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Microsoft earnings: Thanks for the clouds

​Microsoft logo
  • Q3 revenue: $35 billion (15% YoY, -5% QoQ, vs. $33.7 billion expected)
  • Q3 earnings: $10.8 billion (22% YoY, -7% QoQ, above expectations)
  • Q4 revenue guidance: Microsoft provided segment guidance instead of an overall number, but the total added up to a range of $35.85 billion to $36.8 billion, roughly in line with analyst expectations.

The big number: Revenue from Microsoft Azure grew 59% during the company's third fiscal quarter. While growth has steadily decreased as Azure starts to generate big revenue, Azure is growing faster than anything else Microsoft called out in its earnings release.

People are talking: "We have seen two years worth of digital transformation in two months," CEO Satya Nadella said on the company's earnings call.

Opportunities: A pandemic might be forever reshaping the world economy right now, but it's a good time to be in the enterprise cloud business. Microsoft's commercial cloud revenue — which includes Azure, commercial Office 365, Dynamics 365 and a few other things — grew 39% during the quarter, accounting for the bulk of Microsoft's growth during the quarter.

Current customers are using more and more of Microsoft cloud services thanks to stay-at-home orders: Microsoft Teams usage shot up from 20 million users per day late last year, to 44 million daily users in March and to 75 million daily users as of Wednesday's earnings call.

Potential customers no longer need an education in how cloud computing can modernize their technology infrastructure. Even sales of Microsoft's traditional Windows Server licenses are growing faster as companies increasingly opt for hybrid cloud strategies when upgrading their kit.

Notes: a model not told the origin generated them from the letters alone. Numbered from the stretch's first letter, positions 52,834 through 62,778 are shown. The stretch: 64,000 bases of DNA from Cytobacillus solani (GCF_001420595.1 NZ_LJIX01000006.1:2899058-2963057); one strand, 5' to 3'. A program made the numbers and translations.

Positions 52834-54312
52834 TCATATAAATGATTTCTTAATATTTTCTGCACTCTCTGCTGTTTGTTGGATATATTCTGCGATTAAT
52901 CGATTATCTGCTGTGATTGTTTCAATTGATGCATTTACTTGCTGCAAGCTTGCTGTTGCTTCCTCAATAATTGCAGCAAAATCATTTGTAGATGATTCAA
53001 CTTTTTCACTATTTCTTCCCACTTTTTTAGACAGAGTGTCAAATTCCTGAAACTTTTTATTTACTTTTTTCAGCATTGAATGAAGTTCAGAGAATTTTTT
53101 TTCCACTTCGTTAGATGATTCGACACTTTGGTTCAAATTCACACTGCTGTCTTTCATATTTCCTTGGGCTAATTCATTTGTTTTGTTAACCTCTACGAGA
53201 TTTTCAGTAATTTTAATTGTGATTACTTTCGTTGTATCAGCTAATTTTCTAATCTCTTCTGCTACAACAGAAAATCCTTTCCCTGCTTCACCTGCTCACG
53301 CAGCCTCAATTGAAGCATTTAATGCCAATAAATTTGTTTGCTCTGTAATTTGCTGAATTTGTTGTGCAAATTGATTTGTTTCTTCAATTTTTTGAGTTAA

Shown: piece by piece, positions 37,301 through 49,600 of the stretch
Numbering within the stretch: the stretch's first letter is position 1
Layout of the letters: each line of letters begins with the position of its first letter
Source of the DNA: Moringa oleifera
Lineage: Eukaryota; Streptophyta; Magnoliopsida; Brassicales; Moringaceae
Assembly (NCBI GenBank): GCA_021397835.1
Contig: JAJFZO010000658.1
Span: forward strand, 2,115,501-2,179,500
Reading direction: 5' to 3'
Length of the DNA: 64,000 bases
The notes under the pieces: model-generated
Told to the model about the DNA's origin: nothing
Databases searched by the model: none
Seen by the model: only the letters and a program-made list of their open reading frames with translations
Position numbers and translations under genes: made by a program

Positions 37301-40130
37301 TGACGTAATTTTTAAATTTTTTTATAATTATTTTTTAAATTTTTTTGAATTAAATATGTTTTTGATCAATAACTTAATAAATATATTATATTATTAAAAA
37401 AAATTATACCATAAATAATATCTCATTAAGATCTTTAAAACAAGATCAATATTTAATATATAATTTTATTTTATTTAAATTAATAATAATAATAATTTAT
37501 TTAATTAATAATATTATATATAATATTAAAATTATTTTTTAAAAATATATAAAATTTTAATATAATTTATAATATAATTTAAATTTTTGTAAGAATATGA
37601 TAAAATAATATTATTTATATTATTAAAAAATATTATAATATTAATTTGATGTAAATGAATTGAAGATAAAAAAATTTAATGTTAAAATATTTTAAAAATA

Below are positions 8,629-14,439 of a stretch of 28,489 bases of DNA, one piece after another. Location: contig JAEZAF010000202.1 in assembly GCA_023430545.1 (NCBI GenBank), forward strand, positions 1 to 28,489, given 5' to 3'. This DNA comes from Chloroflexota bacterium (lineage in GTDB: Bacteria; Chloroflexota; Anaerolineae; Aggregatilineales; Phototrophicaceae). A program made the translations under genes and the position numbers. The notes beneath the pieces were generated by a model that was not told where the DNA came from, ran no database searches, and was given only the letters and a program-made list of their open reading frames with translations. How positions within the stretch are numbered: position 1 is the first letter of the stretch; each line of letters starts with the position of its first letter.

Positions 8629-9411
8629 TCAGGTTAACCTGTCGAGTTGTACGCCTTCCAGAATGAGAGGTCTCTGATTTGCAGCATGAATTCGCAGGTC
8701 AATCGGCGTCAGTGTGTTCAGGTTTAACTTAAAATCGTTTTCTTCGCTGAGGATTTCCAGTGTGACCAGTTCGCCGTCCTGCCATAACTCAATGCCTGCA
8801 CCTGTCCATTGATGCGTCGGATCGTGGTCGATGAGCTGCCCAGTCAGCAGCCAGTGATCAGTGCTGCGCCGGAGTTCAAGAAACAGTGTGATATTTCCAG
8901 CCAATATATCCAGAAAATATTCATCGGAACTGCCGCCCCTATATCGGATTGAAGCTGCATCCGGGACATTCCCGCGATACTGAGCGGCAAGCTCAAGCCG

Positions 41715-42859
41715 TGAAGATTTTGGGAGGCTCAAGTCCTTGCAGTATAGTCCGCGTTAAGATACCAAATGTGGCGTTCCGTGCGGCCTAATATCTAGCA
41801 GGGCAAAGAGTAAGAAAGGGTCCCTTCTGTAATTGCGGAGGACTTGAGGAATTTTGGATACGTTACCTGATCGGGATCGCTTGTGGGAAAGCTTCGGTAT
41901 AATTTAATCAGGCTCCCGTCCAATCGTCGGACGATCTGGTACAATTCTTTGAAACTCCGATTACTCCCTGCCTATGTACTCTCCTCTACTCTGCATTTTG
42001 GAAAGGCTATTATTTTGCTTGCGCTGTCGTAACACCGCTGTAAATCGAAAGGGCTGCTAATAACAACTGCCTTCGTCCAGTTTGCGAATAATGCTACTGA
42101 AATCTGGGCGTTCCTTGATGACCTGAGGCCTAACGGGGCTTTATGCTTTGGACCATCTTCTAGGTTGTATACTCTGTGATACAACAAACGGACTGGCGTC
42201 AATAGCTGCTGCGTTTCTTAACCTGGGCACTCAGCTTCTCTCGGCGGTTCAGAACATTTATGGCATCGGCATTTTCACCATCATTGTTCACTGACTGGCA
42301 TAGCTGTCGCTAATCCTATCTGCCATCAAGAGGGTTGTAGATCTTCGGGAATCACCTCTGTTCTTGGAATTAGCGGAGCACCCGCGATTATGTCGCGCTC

Threats: Microsoft had planned to spend more money on capital expenditures during its third quarter than it did in the previous quarter, but blamed the "supply-chain disruptions" that knocked several major manufacturers offline in China during January, as the country grappled with COVID-19. Instead, it spent roughly the same amount ($3.9 billion) on its cloud infrastructure, which had come under fire for the capacity issues that affected Azure customers during the quarter.

Commercial bookings growth fell off a cliff, increasing just 7% during the quarter compared to an increase of 30% in the quarter last year. Bookings are a notoriously imperfect metric when judging the future health of a software company, but that's a substantial drop compared to prior quarters.

The power struggle: Assuming it can fix its capacity issues, Microsoft is in as good a position as any major corporation heading into what could be one of the worst economic quarters in U.S. history. CFO Amy Hood vowed that Microsoft would "invest aggressively" in capital expenditures for its cloud business in the upcoming quarter, and that should help the company support the increasing activity from current customers and bring on new ones.